The report also alleged that thousands of sheep were transported across the border out of the LSS UAE supply chain into Oman during the Eid al-Adha festival. It was not possible from the information provided to establish how many sheep had been transported across the border or if these claims were accurate. In response to the department’s request for information in relation to this allegation, LSS reported that during the independent audit of the LSS supply chain in the UAE for the Eid al-Adha period, it was discovered that a number of sheep were unaccounted for. Records indicate that 114 sheep were moved from an approved supply chain feedlot but did not arrive at an approved supply chain abattoir.

ESCAS requires the importer and exporter to ensure that sheep remain in the approved supply chain until they are slaughtered. Within this system, ownership of the animals may change at any time provided the sheep remain within the approved supply chain facilities until they are slaughtered. The importer claims the buyer of the missing 114 sheep was a new client (which is common during the Eid al-adha festival) who was made aware that sheep must be slaughtered at the approved abattoir. After it was discovered that the sheep were unaccounted for, the importer claims they made efforts to contact the buyer and recover the sheep however, no response was received.

4. Review Conclusions

The review was unable to confirm if the sheep in the photographs provided to the department were exported under ESCAS to the UAE or which exporter or supply chain was responsible. It is highly likely many of the sheep shown in the photographs and video were of Australian origin and more likely than not, the sheep were exported from Australia under ESCAS requirements. As the department was unable to conclude which exporter or supply chain was responsible, there was no finding of non-compliance made in relation to the sheep in the photographs.

The department also considered the report from LSS of 114 missing sheep. The review found there was a loss of control in relation to the 114 sheep, leading to unauthorised movement outside the approved supply chain. A major non-compliance was recorded against the LSS supply chain in the UAE.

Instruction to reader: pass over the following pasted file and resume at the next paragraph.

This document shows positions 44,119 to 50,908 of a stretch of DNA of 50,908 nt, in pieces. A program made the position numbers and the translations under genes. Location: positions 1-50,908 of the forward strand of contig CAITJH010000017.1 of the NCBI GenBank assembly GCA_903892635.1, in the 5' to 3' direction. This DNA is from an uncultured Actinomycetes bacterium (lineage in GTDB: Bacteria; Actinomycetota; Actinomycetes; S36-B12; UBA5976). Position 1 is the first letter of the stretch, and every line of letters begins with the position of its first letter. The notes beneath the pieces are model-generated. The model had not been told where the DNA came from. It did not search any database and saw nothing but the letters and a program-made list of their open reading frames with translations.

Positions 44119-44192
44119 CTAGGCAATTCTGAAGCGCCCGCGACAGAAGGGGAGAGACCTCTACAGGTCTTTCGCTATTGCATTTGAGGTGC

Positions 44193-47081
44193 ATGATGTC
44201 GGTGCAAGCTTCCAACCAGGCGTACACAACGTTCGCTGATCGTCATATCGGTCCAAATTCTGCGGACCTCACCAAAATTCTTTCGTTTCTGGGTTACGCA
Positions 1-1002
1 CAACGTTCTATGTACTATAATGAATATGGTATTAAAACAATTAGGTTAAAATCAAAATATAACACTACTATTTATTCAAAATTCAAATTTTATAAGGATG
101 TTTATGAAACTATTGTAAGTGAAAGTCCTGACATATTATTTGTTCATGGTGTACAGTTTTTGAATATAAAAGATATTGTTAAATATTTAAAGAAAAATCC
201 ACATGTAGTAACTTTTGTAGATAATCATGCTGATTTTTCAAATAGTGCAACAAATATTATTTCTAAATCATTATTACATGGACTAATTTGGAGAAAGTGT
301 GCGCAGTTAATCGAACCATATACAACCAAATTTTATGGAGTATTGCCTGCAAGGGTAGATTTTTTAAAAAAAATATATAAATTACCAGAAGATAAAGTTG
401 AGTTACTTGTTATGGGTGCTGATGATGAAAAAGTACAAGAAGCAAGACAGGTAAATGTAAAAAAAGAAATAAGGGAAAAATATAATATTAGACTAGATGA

This decision was made in line with the Guideline – Management of Non-Compliance.

5. Actions taken by the Exporter

The exporter has advised the department that a number of corrective actions have been implemented at the feedlot and abattoir involved, in an effort to prevent sheep moving outside the supply chain. Including:

  • signage at the abattoir instructing buyers that Australian sheep are to be slaughtered at the facility and are not to be removed from the abattoir
  • where possible, sheep are kept at a purpose built secure facility to minimise the risk of movement outside the supply chain
  • limiting sales at the feedlot and advising abattoirs of the expected time of arrival and number of livestock
  • from December 2013, transport between that feedlot and the abattoir has been arranged by the feedlot as part of the sale, or truck carrying Australian animals have been accompanied by a representative from the feedlot to ensure delivery to the correct abattoir.

6. Regulatory Actions

Since January 2014, the department has applied the following additional conditions to consignments of sheep exported by LSS to the UAE:

No later than the 10th day of each month, the export licence holder must provide the department with the following in relation to the supply chain:

  1. A declaration from a person in management or control for the exporter stating:
    1. Whether or not sheep exported from Australia remained within the supply chain based on a monthly reconciliation from the supply chain of all stock movements for the previous month up to the point of slaughter provided to the exporter.
  2. The department may also request the provision of information upon which the above declaration is based.

The department has monitored the monthly reports, and no major issues have been noted in the supply chain.

Last reviewed: 4 November 2019